Quick Tip: To connect the foreground, midground, and background of a landscape photo, try using leading lines. Fences, roadways, and paths are just three examples of leading lines you can incorporate in your landscape compositions.
Landscape Tip for Beginners: Don’t Neglect Processing
photo by Anchiy via iStock
To bring it all home and have a final image that is knock-your-socks-off good, you need to develop a post-processing workflow that allows you to highlight all the beautiful details in the shot.
The problem that beginners have with post-processing is twofold: the software can be difficult to use and it can be expensive.
In years past, you could opt for an expensive, pay-by-the-month option, but the cost of doing so adds up. What’s more, some popular processing programs are just plain difficult to learn how to use.
Luminar 3 is different, though.
For starters, it’s $69. That’s a one-time fee, so you get access to all the powerful tools Luminar has to offer for life.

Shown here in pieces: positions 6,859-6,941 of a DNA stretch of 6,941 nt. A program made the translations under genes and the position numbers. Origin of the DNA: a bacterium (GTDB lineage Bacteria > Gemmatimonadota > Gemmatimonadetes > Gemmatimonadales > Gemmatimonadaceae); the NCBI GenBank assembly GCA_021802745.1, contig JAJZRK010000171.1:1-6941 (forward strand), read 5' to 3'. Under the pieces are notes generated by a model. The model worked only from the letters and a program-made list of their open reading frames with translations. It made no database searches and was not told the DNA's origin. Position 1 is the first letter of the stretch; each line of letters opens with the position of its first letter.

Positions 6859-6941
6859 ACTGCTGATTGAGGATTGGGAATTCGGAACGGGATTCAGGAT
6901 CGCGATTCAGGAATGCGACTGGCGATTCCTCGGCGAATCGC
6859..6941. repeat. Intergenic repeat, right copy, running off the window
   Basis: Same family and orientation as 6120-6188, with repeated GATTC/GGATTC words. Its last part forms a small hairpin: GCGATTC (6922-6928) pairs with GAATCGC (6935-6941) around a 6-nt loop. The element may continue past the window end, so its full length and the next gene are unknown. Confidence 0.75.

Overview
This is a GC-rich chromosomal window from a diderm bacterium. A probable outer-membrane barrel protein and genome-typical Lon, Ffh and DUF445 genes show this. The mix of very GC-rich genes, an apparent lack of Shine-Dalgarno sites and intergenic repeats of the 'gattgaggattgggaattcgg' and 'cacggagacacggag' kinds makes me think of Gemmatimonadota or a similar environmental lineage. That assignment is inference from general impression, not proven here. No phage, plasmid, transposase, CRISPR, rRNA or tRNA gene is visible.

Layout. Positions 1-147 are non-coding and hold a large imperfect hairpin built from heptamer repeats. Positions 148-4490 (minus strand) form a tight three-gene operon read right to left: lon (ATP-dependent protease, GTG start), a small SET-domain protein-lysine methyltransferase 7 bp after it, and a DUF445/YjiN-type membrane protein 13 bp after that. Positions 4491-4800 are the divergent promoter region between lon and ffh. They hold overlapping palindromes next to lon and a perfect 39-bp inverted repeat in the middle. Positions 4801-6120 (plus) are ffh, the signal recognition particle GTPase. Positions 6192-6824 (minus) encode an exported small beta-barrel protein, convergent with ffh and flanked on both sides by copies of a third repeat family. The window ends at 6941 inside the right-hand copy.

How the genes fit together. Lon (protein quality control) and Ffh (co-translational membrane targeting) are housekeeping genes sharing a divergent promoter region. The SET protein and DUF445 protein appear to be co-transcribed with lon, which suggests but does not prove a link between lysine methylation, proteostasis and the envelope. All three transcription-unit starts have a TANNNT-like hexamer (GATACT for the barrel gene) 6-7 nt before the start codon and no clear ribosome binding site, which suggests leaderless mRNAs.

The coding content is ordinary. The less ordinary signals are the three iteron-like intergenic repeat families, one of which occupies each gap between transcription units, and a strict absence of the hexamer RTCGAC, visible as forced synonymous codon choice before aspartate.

And though it’s packed full of absolutely amazing features, it’s easy to use, even if you’ve never processed an image in your life.
For example, you can use any number of presets - or “Looks” as they’re called in Luminar - to get the ball rolling. There’s several groups of looks, including for landscapes, which you can use to add morning fog, autumn colors, and a warm sunset feel. There’s even one called “Dramatic Landscapes.”
As you can see above, the looks are displayed along the bottom of the editing window, each with a preview that allows you to see what the Look will do to your photo at quick-glance.
Luminar 3 also has a wide range of Filters that let you drill down and manage specific aspects of the image. That includes AI-powered filters like the AI Sky Enhancer that brings out the details and the structure of the sky in a matter of moments.
As you can see in the GIF below, manipulating just one slider gives you incredible control over how the sky looks:
You can also use Luminar’s Accent AI Filter to make about a dozen adjustments to the photo in mere seconds as well. And best of all, these filters are adjusted using just a single slider, so they’re super easy to manipulate, as you can see above.
But don’t take my word for it…
In the video above, Scott Williams provides an overview of his workflow for creating a dramatic landscape in Luminar.
As you’ll see in the video, Scott makes quick work of his original photo and turns it into something completely different using the tools I mention above (and a few others as well).
If you’re ready to step up your landscape photography game, post-processing is just as important as composition, timing, and gear.
Focus on these tips, pick up Luminar 3 and get cracking!